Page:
Nothing really big, certainly not in the King Tut class of blockbusters, but new shows do come with the new year. Some promising exhibits are at, or coming, to the Fine Arts Museums of San Francisco, the San Francisco Museum of Modern Art, the Asian Art Museum and elsewhere. For example:
» Dec. 7, 1941, is well-known as the "Day of Infamy," but there was another one, on Feb. 19 of the following year: the signing of Executive Order No. 9066, for the internment of all persons of Japanese ancestry on the West Coast. Now, 65 years later, the Museum of Craft and Folk Art, at its new downtown location, will commemorate that black mark on the country’s history. Besides "Day of Remembrance" anniversary events on Feb. 19 (with free admission, call for more information), the museum also continues with its "The Art of Gaman" exhibit, featuring arts and crafts created in internment camps and curated by Delphine Hirasuna. ("Gaman" means "to endure the seemingly unbearable with patience and dignity.") The museum is at 51 Yerba Buena Lane. Call (415) 227-4888 or visit www.mocfa.org.
» There is no proof, but it’s likely that our town is the first ever to host a museum exhibit about a nightclub. Opening on March 27, in SFPALM (the Performing Arts Library & Museum in the Veterans War Memorial Building), is "Enrico Banducci’s the hungry i," about the tiny North Beach nightclub with the huge role in entertainment history. The exhibition, curated by Brad Rosenstein and Gerald Nachman, will include materials from Banducci’s personal collection, SFPALM and other archives and lenders. The museum is on the fourth floor at 401 Van Ness Ave. Call (415) 255-4800 or visit www.sfpalm.org.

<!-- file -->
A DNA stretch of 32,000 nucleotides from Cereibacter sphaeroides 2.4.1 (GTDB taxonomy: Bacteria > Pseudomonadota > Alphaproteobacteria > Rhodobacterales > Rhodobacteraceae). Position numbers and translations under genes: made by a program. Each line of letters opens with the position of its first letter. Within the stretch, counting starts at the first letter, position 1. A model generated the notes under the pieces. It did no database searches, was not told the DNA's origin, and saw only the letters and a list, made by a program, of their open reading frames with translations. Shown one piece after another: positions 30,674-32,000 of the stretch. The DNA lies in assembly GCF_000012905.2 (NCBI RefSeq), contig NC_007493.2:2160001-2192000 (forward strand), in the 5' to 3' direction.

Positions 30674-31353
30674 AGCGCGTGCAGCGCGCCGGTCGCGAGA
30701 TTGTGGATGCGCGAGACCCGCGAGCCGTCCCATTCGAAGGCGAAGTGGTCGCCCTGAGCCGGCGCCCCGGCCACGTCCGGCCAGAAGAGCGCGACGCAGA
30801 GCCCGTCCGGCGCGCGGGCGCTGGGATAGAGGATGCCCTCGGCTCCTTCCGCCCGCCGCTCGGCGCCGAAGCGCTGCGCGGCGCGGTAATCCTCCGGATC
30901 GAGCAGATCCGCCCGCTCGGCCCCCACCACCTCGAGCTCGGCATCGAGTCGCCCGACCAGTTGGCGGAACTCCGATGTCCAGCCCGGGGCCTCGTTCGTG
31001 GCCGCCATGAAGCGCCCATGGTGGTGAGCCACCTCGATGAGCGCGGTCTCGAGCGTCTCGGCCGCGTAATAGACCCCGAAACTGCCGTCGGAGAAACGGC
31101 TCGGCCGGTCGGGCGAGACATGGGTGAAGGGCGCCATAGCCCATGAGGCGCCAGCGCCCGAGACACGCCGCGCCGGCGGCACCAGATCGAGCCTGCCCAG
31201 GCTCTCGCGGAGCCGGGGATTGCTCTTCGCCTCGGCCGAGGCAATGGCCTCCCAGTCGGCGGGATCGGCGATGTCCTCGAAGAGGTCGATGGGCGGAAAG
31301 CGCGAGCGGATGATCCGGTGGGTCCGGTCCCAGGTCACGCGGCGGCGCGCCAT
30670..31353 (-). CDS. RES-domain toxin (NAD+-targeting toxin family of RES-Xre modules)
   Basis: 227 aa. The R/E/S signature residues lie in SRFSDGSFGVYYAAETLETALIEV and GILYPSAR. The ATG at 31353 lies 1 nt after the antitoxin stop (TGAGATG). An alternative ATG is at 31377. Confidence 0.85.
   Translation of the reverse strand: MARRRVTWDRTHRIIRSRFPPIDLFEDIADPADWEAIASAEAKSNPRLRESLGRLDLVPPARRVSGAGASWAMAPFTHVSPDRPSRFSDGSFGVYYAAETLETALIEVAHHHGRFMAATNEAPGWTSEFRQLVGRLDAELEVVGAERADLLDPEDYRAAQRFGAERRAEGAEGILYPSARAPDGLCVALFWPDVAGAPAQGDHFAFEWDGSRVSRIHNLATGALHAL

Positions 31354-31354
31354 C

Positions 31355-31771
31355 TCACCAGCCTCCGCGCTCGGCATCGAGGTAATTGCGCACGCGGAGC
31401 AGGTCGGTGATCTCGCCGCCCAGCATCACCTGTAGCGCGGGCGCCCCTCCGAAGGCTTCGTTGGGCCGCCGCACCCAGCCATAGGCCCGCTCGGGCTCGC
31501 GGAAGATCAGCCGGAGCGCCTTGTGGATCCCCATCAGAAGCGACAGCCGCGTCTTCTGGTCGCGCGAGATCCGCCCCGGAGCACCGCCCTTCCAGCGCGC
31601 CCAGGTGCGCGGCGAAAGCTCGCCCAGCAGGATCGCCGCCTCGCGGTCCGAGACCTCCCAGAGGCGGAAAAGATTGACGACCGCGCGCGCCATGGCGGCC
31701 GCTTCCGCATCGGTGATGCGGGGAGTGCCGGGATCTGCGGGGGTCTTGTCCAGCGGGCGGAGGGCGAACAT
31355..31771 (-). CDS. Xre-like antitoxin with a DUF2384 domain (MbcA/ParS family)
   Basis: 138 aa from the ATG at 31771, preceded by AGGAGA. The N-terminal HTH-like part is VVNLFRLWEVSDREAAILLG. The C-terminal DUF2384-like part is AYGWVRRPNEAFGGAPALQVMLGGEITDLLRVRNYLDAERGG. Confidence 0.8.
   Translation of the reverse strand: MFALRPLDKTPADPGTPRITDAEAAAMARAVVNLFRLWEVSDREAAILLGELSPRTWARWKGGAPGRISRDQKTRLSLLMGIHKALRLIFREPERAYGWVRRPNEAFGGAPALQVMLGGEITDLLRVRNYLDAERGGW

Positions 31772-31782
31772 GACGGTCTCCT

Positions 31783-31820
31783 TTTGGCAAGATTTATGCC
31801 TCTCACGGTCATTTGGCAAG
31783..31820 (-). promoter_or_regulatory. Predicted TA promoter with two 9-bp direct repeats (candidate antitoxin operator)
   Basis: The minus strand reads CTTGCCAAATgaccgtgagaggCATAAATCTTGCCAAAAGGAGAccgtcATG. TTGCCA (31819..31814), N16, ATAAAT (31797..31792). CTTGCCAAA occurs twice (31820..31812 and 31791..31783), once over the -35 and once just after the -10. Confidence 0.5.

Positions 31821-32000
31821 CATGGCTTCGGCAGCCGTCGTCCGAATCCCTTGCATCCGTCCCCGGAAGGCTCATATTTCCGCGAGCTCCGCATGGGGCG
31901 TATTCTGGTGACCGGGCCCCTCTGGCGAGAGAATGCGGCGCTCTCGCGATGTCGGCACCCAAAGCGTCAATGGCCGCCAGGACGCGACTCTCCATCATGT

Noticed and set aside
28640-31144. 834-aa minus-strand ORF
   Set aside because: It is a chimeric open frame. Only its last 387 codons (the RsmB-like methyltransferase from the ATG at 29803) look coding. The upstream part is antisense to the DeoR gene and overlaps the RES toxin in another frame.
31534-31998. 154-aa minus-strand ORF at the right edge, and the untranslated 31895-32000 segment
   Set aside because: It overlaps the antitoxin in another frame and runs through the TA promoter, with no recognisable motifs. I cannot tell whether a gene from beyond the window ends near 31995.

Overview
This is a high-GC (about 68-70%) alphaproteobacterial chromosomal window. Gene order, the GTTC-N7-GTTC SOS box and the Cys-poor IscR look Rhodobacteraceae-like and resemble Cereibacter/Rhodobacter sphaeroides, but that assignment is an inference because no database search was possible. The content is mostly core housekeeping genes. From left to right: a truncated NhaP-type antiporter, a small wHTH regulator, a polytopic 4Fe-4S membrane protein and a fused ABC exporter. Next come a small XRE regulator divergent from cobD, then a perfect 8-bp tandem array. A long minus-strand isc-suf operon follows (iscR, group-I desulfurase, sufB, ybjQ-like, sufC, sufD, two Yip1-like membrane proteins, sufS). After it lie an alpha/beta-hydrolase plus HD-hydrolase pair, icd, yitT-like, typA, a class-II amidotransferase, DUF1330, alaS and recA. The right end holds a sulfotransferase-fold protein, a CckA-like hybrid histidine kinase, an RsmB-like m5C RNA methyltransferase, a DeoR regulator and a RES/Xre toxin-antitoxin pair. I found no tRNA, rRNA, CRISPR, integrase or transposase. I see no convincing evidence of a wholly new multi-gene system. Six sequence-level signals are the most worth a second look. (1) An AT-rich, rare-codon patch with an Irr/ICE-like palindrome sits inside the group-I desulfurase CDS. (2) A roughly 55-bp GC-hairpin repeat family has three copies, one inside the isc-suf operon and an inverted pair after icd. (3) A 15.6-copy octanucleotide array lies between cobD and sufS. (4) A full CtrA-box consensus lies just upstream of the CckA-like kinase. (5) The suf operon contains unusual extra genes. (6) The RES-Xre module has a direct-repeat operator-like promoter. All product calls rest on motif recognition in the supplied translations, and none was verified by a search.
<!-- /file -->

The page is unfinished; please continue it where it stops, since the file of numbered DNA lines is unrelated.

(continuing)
» At the Asian Art Museum, February brings exhibits about Indian and Japanese art, both opening Feb. 2. "Princes, Palaces, and Passion: The Art of India’s Mewar Kingdom" is about one of the oldest and most important "princely states" with its courtly paintings and vibrant folk arts. Rajasthan, the region where Mewar was located, is famous for its ancient temples and forts and its landscapes varying from green valleys to craggy desert cliffs. "Masters of Bamboo: Japanese Baskets and Sculpture from the Cotsen Collection" comes from the 832-objectcollection the museum acquired four years ago. More than 70 artworks will be shown, some created by masters designated in Japan as "Living National Treasures." The museum is at 200 Larkin St. Call (415) 581-3500 or visit www.asianart.org.
» At the San Francisco Museum of Modern Art, besides four floors of exhibits, there are events of note in the ground-level Phyllis Wattis Theater, including a Werner Herzog retrospective, in conjunction with the Anselm Kiefer exhibit. Continuing with the German master’s films, MoMA will screen "Little Dieter Needs to Fly" at 6:30 p.m. Jan. 18; "Grizzly Man" at 3 p.m. Jan. 20; a rare "Nosferatu" double-bill at 6:30 p.m. Jan. 25 (Herzog’s and the original F.W. Murnau classic); and three Herzog documentaries at 2 p.m. Jan. 27. The museum is at 151 Third St. Call (415) 357-4000 or visit www.sfmoma.org.